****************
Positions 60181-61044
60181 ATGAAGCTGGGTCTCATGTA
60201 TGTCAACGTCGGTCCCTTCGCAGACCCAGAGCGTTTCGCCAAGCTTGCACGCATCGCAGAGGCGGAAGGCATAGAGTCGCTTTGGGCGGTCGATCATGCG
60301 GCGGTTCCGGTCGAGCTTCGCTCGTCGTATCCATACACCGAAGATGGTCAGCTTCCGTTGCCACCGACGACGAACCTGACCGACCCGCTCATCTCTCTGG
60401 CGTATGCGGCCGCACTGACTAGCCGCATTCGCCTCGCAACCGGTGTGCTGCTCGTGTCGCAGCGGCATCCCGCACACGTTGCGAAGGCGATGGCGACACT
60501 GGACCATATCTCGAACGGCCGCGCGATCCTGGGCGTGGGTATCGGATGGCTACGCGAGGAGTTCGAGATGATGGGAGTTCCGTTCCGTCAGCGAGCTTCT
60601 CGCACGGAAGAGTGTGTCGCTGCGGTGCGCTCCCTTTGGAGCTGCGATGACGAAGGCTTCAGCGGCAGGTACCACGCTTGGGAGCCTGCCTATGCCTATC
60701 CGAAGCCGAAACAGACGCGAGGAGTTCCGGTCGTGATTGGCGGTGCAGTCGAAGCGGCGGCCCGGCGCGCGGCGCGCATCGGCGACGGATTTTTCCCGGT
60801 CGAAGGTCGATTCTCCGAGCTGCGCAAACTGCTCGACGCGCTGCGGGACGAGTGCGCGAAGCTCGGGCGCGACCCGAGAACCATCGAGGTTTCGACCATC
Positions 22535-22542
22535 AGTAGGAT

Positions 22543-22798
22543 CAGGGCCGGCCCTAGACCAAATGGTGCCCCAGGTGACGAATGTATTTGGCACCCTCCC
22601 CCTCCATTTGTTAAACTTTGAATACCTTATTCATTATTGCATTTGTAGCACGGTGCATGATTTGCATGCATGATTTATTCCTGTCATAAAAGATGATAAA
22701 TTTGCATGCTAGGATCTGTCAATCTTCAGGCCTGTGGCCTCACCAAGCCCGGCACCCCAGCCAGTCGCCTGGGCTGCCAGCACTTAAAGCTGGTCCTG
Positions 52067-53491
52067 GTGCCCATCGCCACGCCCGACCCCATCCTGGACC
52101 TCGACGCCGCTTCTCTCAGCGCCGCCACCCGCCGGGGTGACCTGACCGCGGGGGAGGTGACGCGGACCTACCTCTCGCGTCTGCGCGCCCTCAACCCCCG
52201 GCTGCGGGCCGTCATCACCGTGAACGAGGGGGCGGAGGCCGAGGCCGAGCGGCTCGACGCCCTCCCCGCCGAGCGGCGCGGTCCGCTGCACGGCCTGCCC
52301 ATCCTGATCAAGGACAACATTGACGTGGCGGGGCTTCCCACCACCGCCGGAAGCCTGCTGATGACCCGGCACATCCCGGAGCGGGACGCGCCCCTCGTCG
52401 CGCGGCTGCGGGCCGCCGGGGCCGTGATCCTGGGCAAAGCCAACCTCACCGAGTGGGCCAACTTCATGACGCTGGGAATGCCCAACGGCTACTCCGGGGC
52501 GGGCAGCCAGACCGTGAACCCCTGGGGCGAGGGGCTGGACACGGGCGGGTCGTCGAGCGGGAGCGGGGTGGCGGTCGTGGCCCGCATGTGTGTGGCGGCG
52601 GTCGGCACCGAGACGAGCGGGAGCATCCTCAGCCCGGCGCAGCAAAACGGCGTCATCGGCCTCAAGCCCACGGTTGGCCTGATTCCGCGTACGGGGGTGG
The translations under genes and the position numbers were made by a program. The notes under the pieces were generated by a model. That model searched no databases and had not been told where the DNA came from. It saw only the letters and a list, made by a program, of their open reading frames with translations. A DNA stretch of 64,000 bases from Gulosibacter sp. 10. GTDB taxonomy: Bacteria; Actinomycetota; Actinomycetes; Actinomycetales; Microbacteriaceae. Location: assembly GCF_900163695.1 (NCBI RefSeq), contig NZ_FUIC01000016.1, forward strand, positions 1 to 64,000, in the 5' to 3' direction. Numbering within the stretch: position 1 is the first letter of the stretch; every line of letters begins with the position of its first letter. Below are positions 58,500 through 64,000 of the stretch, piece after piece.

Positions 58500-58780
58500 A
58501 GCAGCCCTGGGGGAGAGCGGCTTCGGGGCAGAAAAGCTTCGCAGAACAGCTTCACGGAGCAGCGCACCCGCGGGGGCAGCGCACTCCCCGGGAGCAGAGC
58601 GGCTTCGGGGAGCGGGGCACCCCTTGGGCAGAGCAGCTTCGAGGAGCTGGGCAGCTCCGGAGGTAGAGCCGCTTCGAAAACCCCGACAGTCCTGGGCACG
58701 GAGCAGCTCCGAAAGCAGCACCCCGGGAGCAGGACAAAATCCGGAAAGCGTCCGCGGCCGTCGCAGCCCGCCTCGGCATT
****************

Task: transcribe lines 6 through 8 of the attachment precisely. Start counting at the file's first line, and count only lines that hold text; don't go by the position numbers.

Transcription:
60501 GGACCATATCTCGAACGGCCGCGCGATCCTGGGCGTGGGTATCGGATGGCTACGCGAGGAGTTCGAGATGATGGGAGTTCCGTTCCGTCAGCGAGCTTCT
60601 CGCACGGAAGAGTGTGTCGCTGCGGTGCGCTCCCTTTGGAGCTGCGATGACGAAGGCTTCAGCGGCAGGTACCACGCTTGGGAGCCTGCCTATGCCTATC
60701 CGAAGCCGAAACAGACGCGAGGAGTTCCGGTCGTGATTGGCGGTGCAGTCGAAGCGGCGGCCCGGCGCGCGGCGCGCATCGGCGACGGATTTTTCCCGGT